On the chain link 82 shown in FIG. 11, the hook-in section 84 is designed as an elongated closed oval which is separated by a twisting 88 from the connecting sections 86 which are designed as circular loops. The connecting sections 86 lie in planes which form an angle of 30° with the axis of the twisting 88 and are vertical on the plane of the hook-in section 84.
On the chain link 82' shown in FIG. 12, the hook-in section 84' is a rectilinear wire section, to the ends of which there are attached, via wire sections 90 extending vertically thereto, the connecting sections 86' which are designed as doubly coiled loops.
The chain link 82" of FIG. 13 differs from the chain link 82' in that two doubly coiled hook-in loops 92 are provided on the ends of the rectilinear wire section 84" so as to specify the hook-in point more precisely. Furthermore, the connecting sections 86' have been rotated through 90° relative to the connecting sections 86' and thus are vertical on the plane of the hook-in loops 92.
It is discernible that one can easily bend the chain links 82, 82' and 82" from a single wire piece. By expanding the loop-shaped connecting sections or by permanently closing connecting sections which were initially not completely closed one can easily join the chain links together so as to form a chain fabric.
The chain link 82'" shown in FIG. 14 can be produced either from two wire pieces or from a single wire piece. The hook-in section 84'" is diamond-shaped and is connected to the connecting sections 86'" via a lower twisting 94 and an upper twisting 96. The plane of the connecting sections is vertical on the plane of the hook-in section 84'". If the chain link 82'" is produced from a single wire piece, then one of the two connecting sections 86'" has a double-ply coil; when the production is from two wire pieces, the two connecting sections 86'" have two single-ply coils which are alignedly located one above the other.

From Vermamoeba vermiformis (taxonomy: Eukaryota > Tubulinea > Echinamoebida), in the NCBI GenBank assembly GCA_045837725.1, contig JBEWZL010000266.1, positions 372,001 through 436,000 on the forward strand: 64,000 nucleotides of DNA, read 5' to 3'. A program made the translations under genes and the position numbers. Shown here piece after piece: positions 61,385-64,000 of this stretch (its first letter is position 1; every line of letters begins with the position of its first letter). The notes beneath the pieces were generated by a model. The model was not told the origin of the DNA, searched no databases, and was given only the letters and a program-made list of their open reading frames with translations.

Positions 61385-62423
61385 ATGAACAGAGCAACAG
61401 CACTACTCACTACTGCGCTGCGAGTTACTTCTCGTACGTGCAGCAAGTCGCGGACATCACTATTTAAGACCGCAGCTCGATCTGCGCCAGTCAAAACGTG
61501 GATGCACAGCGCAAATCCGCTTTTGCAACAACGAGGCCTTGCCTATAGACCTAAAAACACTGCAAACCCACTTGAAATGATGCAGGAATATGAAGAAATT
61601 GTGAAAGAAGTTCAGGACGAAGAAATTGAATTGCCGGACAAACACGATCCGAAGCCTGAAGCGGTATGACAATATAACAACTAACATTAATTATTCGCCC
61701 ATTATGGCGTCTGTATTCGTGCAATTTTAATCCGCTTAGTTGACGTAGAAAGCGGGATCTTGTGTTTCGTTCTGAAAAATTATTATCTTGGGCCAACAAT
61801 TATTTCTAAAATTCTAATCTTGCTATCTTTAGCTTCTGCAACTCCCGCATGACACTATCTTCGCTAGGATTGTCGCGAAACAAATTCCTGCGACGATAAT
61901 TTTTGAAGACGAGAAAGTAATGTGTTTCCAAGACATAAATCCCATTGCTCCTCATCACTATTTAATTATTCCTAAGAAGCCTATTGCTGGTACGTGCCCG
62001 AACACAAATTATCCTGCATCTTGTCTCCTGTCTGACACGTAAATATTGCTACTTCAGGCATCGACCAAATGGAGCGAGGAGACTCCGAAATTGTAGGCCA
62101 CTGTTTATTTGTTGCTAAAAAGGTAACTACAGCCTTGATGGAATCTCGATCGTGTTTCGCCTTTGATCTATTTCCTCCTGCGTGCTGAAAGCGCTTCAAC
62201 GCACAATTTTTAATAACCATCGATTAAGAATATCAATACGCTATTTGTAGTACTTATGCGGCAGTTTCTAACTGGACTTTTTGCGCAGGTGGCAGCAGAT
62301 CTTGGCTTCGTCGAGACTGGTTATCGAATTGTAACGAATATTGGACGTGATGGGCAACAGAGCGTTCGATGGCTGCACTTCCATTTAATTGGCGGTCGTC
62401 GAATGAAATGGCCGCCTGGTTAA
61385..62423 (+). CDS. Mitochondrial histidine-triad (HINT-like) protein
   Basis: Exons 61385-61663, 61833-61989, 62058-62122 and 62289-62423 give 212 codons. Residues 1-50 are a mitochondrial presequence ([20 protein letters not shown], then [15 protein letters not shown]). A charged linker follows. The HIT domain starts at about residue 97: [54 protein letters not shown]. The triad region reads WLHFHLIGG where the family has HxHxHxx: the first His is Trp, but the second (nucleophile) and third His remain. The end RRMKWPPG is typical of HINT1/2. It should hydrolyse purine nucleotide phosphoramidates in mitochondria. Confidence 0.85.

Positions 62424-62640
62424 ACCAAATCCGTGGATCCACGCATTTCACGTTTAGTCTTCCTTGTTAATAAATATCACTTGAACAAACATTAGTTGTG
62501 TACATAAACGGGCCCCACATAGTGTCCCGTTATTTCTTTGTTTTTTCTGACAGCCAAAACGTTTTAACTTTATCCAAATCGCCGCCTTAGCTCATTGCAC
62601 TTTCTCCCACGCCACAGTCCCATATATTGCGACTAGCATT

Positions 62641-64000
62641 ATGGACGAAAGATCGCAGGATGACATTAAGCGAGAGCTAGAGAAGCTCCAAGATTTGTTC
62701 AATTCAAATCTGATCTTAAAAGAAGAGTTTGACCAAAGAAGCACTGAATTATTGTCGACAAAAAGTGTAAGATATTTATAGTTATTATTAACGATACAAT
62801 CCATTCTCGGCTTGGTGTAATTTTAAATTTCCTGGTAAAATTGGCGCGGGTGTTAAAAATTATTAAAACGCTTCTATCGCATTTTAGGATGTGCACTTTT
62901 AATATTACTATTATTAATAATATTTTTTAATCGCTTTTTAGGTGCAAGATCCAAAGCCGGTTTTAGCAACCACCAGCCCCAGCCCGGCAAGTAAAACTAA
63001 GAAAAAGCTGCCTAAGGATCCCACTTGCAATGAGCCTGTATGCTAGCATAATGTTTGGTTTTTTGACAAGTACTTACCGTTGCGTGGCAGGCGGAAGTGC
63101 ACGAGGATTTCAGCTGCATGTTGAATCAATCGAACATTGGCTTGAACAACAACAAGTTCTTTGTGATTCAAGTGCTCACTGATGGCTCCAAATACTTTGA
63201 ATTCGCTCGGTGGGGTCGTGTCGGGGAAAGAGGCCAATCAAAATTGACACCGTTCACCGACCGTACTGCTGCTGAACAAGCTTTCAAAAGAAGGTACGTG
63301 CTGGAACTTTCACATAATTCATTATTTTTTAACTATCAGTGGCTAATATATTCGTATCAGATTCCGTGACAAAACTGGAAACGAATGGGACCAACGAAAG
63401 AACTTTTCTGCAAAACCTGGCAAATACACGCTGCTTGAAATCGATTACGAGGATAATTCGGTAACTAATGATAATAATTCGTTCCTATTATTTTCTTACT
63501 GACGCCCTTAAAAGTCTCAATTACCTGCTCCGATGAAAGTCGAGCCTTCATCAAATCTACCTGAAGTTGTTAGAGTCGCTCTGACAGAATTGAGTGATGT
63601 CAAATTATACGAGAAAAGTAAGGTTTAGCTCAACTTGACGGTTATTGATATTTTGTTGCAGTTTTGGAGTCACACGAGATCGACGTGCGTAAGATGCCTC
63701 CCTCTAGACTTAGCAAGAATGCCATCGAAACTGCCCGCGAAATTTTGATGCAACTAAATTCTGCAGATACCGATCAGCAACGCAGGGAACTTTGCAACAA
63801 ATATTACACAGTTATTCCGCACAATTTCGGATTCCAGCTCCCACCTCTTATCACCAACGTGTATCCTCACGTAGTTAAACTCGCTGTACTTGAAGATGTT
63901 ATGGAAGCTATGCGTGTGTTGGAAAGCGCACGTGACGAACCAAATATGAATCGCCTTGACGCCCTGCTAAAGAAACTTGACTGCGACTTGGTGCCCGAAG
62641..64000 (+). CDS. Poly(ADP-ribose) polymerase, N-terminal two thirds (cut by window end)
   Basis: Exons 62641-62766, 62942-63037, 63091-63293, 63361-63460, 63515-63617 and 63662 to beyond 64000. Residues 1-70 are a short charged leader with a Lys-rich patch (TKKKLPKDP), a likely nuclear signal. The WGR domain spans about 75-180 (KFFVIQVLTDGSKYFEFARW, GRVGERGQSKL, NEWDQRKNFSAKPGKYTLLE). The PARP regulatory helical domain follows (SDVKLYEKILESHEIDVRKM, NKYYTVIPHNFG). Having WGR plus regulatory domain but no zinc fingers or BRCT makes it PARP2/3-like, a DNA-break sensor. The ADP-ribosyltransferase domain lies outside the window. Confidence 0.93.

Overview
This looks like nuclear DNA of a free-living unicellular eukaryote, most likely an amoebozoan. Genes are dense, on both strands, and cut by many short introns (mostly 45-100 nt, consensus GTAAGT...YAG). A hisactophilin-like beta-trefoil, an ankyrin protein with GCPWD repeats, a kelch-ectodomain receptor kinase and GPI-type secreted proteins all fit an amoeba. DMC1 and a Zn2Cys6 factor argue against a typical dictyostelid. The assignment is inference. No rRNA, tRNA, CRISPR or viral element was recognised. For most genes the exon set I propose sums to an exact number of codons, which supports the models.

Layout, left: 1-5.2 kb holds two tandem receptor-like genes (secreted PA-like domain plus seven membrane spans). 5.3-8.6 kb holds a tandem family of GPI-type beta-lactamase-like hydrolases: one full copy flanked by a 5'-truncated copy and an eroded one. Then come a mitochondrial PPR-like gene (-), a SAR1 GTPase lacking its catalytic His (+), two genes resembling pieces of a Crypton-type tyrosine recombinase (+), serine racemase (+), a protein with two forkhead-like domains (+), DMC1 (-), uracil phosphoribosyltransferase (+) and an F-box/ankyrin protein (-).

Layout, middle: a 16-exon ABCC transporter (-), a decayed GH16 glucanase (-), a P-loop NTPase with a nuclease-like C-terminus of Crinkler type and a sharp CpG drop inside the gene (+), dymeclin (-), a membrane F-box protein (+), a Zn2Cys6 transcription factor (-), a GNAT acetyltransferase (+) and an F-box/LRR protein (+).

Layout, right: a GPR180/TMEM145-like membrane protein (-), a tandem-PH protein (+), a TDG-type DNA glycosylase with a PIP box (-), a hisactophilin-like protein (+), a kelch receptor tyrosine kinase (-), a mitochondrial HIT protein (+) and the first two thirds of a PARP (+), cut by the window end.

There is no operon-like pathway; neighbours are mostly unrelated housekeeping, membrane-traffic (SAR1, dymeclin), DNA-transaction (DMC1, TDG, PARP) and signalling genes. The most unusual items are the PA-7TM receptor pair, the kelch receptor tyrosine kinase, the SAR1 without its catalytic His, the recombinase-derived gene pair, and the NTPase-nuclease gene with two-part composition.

FIGS. 15 and 16 show a chain link 98 which is made of plastics material and which, as regards its function, is largely identical with the chain link 10'" shown in FIGS. 6 and 7. In the lamina-shaped main element 100 there are provided two reception holes 102, 104, while two tubular connecting sleeves 106, 108 are integrally formed with the main element 100 portion that is at the bottom in the drawing, at the geometrically equivalent points. The outside diameter of the connecting sleeves is smaller than the inside diameter of the reception holes 102 and 104.